A planning proposal that would see the value of rural land increase in the Yass Valley is "100 per cent positive", according to former mayor Nic Carmody.
Under the proposed changes, now on exhibition at Yass Valley Council, the average minimum lot size permitted in a rural subdivision would be halved, from 80 to 40 hectares. No new lots less than 20ha or greater than 173ha would be permitted.
Average is a key word here. For example, instead of dividing a farm in half, farmers would have the option of creating a smaller life-style block and a larger, more viable farming block. The smaller block would have a greater value in terms of dollars per ha.
The proposals aim to encourage the diversification of agricultural activity and sustainable growth in the sector. They would allow farmers greater flexibility when planning for intergenerational change or retirement and when coping with adverse circumstances such as drought.
Yass farmer Peter Walker has lobbied for years for the changes. "These changes would give farmers greater flexibility when managing their asset," he said.
The issue of minimum lot sizes has been a vexed one for decades, Mr Walker explained. The proposed changes would partly restore the flexibility lost by farmers in our area in the 1970s when the Federal Government considered expanding the ACT border towards Yass and the minimum lot size was raised. In recent years the averaging provision was restored; these proposals would increase the flexibility of those provisions.
Barry Walker, "Legerton", believes the changes will "allow as many farms as possible to remain in productive capacity as long as possible". For instance, they would "allow for more equitable intergenerational farm transfers while reducing the disruption to the main farming base, thus helping to keep farming families on the land".
The changes represent a "good balance", said Yass Valley Council's Director of Planning Chris Berry. He believes the changes would not lead to a flood of inappropriate developments.
"These are good planning tools in terms of preserving larger allotments and continuing agriculture.
"Planning is about people. If there is a strong community view, we should be working with the community to achieve that goal."
That strong community view was demonstrated by a packed public meeting in Memorial Hall in 2009 which emphatically rejected a study that proposed to increase the minimum lot sizes. Since then the Yass Rural Lands Planning Committee, formed under section 355 of the Local Government Act 2003 and chaired by Nic Carmody, has prepared the current proposal.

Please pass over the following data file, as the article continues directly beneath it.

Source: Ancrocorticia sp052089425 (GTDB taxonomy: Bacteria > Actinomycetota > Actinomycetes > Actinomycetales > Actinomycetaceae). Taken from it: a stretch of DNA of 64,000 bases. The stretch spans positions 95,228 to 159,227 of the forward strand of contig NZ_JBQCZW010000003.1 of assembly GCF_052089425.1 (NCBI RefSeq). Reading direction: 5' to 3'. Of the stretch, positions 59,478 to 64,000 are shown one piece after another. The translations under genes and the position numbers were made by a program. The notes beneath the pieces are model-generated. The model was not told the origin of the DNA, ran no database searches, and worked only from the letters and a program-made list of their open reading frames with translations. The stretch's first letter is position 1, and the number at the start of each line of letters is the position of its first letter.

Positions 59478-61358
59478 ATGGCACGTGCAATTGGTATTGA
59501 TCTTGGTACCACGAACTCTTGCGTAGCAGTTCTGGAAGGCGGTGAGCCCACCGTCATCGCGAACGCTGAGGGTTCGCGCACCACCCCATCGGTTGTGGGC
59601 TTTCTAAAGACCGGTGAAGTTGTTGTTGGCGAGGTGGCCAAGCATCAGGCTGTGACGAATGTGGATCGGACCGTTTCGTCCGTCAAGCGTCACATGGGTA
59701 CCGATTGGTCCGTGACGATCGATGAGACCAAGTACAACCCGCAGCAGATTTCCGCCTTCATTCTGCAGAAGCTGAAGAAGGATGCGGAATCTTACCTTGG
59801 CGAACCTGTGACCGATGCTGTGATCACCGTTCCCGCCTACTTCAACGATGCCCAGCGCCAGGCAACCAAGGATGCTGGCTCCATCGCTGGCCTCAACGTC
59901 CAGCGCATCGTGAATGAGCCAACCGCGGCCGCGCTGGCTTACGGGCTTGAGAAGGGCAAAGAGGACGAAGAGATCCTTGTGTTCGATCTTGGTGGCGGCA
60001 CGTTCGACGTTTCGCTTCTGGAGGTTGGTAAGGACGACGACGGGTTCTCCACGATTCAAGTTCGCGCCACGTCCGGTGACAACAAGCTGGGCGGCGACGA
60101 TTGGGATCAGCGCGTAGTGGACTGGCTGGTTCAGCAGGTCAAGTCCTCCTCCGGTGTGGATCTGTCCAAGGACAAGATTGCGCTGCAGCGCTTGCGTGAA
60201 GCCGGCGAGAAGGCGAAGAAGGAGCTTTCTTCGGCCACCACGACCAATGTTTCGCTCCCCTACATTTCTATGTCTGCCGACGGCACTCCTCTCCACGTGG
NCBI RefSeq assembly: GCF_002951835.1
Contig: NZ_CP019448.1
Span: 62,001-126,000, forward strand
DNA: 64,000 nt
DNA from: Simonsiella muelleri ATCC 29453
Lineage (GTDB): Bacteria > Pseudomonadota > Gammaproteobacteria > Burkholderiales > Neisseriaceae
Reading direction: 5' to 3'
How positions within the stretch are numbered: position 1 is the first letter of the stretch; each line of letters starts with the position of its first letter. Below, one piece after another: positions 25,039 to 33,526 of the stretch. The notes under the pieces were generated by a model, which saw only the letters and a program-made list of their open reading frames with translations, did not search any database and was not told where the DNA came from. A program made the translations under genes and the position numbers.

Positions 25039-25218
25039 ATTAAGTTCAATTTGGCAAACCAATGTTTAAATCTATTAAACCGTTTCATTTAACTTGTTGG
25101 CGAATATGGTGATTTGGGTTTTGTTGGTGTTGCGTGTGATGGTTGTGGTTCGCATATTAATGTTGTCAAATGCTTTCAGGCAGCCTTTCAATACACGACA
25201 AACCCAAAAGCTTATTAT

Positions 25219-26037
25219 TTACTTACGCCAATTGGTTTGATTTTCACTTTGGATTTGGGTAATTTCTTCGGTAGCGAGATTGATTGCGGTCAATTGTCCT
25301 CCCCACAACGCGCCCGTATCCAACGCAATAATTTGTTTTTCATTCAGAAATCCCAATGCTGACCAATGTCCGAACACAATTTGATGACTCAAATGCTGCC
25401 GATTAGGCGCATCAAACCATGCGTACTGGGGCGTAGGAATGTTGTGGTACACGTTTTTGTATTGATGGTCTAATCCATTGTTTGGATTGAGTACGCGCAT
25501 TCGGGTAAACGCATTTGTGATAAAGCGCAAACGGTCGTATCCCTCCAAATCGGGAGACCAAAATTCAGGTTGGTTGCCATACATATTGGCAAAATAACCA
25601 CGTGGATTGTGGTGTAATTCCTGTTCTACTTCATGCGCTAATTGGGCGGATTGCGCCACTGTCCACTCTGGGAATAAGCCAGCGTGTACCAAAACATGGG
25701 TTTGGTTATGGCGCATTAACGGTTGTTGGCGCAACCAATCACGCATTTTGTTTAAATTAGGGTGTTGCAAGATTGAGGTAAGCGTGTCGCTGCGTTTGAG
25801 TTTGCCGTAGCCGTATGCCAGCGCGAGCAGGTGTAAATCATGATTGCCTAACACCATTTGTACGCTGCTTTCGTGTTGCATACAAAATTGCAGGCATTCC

The Rural Lands Planning Proposal has also been Peer Reviewed by an Independent Review Panel which was strongly in favour of the proposed changes. In an extraordinary move, the Minister for Planning has delegated the authority to make the decision to the Yass Valley Council.
Six councillors will decide the issue. For the sake of transparency the three councillors who own rural land (mayor Abbey and Crs Burgess and Daniel) have declared an interest and will not take part in the voting process. Also in the interests of good governance, mayor Abbey declined to comment for this article.
The Rural Lands Planning Proposal is on exhibition until Friday, August 22, 2014 at Yass Valley Council offices or online at www.yassvally.nsw.gov.au (under 'On Exhibition').
Submissions close at 5pm Friday August 22, 2014 and can be sent to The General Manager, Yass Valley Council, PO Box 6, Yass NSW 2582 or emailed to email@example.com.
How the changes could work
1. Intergenerational transfers
It is no secret that intergenerational transfer of land is a major cause of friction and division in many farming families across our area. A lack of sub-division flexibility can lead to a major loss of production and reduced borrowing capacity, which puts the viability of the whole enterprise in jeopardy and increases the chance of families selling up and leaving the area.
Under these proposals, off-farm children could receive a small value-enhanced block while still leaving a viable farming area for those continuing in the business.
Selling off a small block could provide enough money for the older generation to move to town, without having a major impact on the remaining business.
Over the past decade a number of local properties have been sold because of the financial impact of the drought. If the option of a selling a small block becomes available, farming families who find themselves in a similar situation in the future may be able to stay on their land.